The Maritime History of the Great Lakes
Queen City (Barge), aground, 16 Aug 1863

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Barge QUEEN CITY, broke adrift from her Tug off Point Aux Barques and was wrecked. Total loss.
      Buffalo Commercial Advertiser
      Wednesday, January 20, 1864

      . . . . .

      LOST. - The hull of the old steamer QUEEN CITY, which has been used as a lighter in Saginaw River the present season by J.S. Noyes & Co., for their barges, has met her final doom.
      On Sunday night, the 16th inst., while off Point au Barques, in tow of the tug EAGLE, Capt. Boynton, in a heavy stress of weather, sprung a leak and soon after filled. The power of the tug being insufficient to proceed with her in that condition, cut her adrift, and in the most inhuman manner, left the crew of seven men to the mercy of the waves. A kind Providence enabled them to reach the shore in safety after much suffering and hardship. The crew and much valuable material could have been taken off by the tug, but the want of feeling and care for others, usual in such cases, not being manifested by the officers of the tug, allowed her to go ashore with all on board. The vessel is a total wreck, but the action of Capt. Boynton will be remembered by all vessel men. -
Detroit Free Press.
      Buffalo Daily Courier
      Friday, August 21, 1863

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      ANOTHER RELIC GONE. - The barge QUEEN CITY, which was wrecked a few nights since near Point Aux Barque, Lake Huron, was the last of what was formerly known as "Reed's Line" of steamers, which for several years plied between this city and Chicago, and in her day was considered on of the finest side-wheel passenger boats afloat on the inland waters. She was built by Bidwell & Banta, of Buffalo, for Charles M. Reed, of Erie, Pennsylvania, in 1847, and was 866 tons burthen. She was propelled by a low powered cross head engine, formerly used in the steamer BUFFALO, belonging to the same line, and was at the time one of the finest on the lakes.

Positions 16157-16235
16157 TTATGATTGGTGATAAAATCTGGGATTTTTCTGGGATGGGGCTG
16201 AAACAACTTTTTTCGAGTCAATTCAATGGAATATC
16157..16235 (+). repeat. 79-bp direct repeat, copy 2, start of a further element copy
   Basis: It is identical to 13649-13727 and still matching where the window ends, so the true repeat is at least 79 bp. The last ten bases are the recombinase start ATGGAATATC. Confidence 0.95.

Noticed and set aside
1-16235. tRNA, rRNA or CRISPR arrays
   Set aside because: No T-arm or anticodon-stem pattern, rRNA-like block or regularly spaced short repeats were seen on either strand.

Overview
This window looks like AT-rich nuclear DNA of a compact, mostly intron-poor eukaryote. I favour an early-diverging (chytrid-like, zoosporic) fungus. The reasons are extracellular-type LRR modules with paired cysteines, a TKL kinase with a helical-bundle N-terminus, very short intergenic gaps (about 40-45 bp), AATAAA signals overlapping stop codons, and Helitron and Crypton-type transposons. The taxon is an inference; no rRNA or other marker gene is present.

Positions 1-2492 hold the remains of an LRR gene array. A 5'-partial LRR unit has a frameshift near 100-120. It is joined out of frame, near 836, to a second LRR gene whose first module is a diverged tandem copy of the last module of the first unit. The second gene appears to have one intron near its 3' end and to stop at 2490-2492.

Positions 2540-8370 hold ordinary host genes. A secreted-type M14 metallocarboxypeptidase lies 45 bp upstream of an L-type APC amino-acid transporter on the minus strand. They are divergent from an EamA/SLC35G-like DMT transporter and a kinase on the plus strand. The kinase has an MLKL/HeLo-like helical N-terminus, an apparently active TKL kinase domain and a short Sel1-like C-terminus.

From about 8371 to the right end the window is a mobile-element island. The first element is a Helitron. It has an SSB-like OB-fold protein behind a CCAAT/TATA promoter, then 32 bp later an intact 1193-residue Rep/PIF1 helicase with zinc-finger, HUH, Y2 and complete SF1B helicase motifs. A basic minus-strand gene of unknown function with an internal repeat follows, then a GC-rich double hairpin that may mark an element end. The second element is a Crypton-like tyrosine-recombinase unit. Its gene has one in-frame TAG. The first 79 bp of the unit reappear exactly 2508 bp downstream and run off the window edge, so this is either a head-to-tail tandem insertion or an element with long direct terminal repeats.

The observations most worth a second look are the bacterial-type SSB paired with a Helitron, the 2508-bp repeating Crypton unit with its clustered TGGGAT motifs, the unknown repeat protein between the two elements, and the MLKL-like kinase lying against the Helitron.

She was of ordinary speed, which probably did not exceed twelve miles an hour. She was first commanded by Capt. T.J. Titus, who, a few years since, lost his life in Lake Michigan, by being drowned from a small boat while in command of a propeller.
      The QUEEN CITY, after being dismantled, was purchased some two years since by Captain Robash, who afterwards sold her to J.S. Noyes & Co., of this city, her late owners. Shortly after their purchase of the QUEEN CITY, she was taken to Saginaw and there used as a lighter to cobvey lumber over the bar at the mouth of Saginaw River, to load the barges SULTANA, EMPIRE, etc. A short time since, owing to the pressure of business, the QUEEN CITY was loaded for this port, and made two or three trips when she was wrecked as above stated. Her last trip, we believe, was to Toledo. At the time of her loss she was in tow of the tug EAGLE, from which she broke adrift during a severe storm. Her consort, the KEY STONE STATE, one of the same line, it will be remembered, ended her day two years ago, with the loss of all hands, not far distant from the same locality where the QUEEN CITY was wrecked.
      Buffalo Daily Courier
      Monday, August 24, 1863

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Item Type:
Reason: aground
Lives: nil
Hull damage: $2,000
Remarks: Total loss
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Geographic Coverage:
William R. McNeil
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Queen City (Barge), aground, 16 Aug 1863